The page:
103

Google's Web Fonts API offers a way to define callback functions to be executed if a font has finished loading, or couldn't be loaded etc. Is there a way to achieve something similar using CSS3 web fonts (@font-face)?

1

7 Answers 7

173

2015 Update

Chrome 35+ and Firefox 41+ implement the CSS font loading API (MDN, W3C). Call document.fonts to get a FontFaceSet object, which has a few useful APIs for detecting the load status of fonts:

  • check(fontSpec) - returns whether all fonts in the given font list have been loaded and are available. The fontSpec uses the CSS shorthand syntax for fonts.
    Example: document.fonts.check('bold 16px Roboto'); // true or false
  • document.fonts.ready - returns a Promise indicating that font loading and layout operations are done.
    Example: document.fonts.ready.then(function () { /*... all fonts loaded...*/ });

Here's a snippet showing these APIs, plus document.fonts.onloadingdone, which offers extra information about the font faces.

alert('Roboto loaded? ' + document.fonts.check('1em Roboto'));  // false

document.fonts.ready.then(function () {
  alert('All fonts in use by visible text have loaded.');
   alert('Roboto loaded? ' + document.fonts.check('1em Roboto'));  // true
});

document.fonts.onloadingdone = function (fontFaceSetEvent) {
   alert('onloadingdone we have ' + fontFaceSetEvent.fontfaces.length + ' font faces loaded');
};
<link href='https://fonts.googleapis.com/css?family=Roboto:400,700' rel='stylesheet' type='text/css'>
<p style="font-family: Roboto">
  We need some text using the font, for the font to be loaded.
  So far one font face was loaded.
  Let's add some <strong>strong</strong> text to trigger loading the second one,
    with weight: 700.
</p>

IE 11 doesn't support the API. Look at available polyfills or support libraries if you need to support IE:

7
  • 2
    In Firefox 44 on Linux it looks like check always returns true: document.fonts.check('1em NoThisReallyDoesntExist'). Looking at the MDN docs it looks like this is very much an experimental/incomplete feature. It does seem to work correctly in Chromium. Commented Feb 9, 2016 at 13:03
  • Do you perhaps know how to elegantly hook up to this in Angular2? I wish there was a ngAfterFontInit in ng2 interface but there's not...
    – user776686
    Commented Nov 7, 2016 at 12:48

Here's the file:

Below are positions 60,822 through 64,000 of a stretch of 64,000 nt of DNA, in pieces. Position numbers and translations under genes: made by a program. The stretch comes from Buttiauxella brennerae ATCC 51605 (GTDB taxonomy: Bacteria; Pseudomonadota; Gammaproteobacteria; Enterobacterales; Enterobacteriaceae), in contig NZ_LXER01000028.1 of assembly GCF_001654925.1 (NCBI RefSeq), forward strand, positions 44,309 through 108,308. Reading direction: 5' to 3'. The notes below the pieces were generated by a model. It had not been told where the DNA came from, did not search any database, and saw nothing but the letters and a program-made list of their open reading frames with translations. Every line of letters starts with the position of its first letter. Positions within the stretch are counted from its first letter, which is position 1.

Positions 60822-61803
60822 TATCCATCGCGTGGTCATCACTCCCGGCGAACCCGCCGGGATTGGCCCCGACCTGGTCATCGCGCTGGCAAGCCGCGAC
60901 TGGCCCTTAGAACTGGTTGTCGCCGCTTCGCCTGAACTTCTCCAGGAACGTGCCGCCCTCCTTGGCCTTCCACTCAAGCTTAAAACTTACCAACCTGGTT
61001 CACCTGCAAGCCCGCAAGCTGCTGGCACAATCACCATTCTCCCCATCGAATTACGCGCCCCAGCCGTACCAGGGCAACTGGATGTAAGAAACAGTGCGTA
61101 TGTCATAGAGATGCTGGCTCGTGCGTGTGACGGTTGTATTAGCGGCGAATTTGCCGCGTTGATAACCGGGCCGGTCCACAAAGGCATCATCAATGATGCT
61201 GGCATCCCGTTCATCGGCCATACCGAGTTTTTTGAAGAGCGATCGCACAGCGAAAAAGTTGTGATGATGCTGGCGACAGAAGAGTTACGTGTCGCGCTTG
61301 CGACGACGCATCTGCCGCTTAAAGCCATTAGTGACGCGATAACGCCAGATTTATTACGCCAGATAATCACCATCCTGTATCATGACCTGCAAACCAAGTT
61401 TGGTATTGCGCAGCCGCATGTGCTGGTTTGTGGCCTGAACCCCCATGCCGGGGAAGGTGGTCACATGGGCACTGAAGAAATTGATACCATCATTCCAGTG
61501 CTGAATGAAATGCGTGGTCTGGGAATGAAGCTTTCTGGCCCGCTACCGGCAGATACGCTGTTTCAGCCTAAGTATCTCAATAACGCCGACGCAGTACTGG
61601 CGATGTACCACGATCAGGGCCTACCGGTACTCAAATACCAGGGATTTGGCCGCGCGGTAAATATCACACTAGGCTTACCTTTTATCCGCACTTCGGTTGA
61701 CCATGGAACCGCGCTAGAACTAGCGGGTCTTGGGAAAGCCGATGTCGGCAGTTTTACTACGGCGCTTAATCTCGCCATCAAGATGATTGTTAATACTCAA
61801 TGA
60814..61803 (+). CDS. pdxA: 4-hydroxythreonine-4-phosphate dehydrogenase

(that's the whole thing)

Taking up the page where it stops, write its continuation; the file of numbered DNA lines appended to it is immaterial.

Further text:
• 1
    only way i could get this working is to use onloadingdone. .ready always fires immediately
    – Jason
    Commented Apr 21, 2017 at 23:35
  • 2
    Seems to me that just including the font-face does not necessary mean loading will start. You need to use the font (e.g. in the html/CSS or in the JS-code) Only then did I get the fonts loaded. I.e. just wiating for font loading in JS when u want to use it in js does not suffice
    – TomFree
    Commented Feb 15, 2021 at 11:02
  • 1
    .onloadingdone and .ready seem to fire after the fonts are loaded but before they're rendered.
    – W Biggs
    Commented Mar 16, 2021 at 20:24
20

Tested in Safari, Chrome, Firefox, Opera, IE7, IE8, IE9:

function waitForWebfonts(fonts, callback) {
    var loadedFonts = 0;
    for(var i = 0, l = fonts.length; i < l; ++i) {
        (function(font) {
            var node = document.createElement('span');
            // Characters that vary significantly among different fonts
            node.innerHTML = 'giItT1WQy@!-/#';
            // Visible - so we can measure it - but not on the screen
            node.style.position      = 'absolute';
            node.style.left          = '-10000px';
            node.style.top           = '-10000px';
            // Large font size makes even subtle changes obvious
            node.style.fontSize      = '300px';
            // Reset any font properties
            node.style.fontFamily    = 'sans-serif';
            node.style.fontVariant   = 'normal';
            node.style.fontStyle     = 'normal';
            node.style.fontWeight    = 'normal';
            node.style.letterSpacing = '0';
            document.body.appendChild(node);

            // Remember width with no applied web font
            var width = node.offsetWidth;

            node.style.fontFamily = font;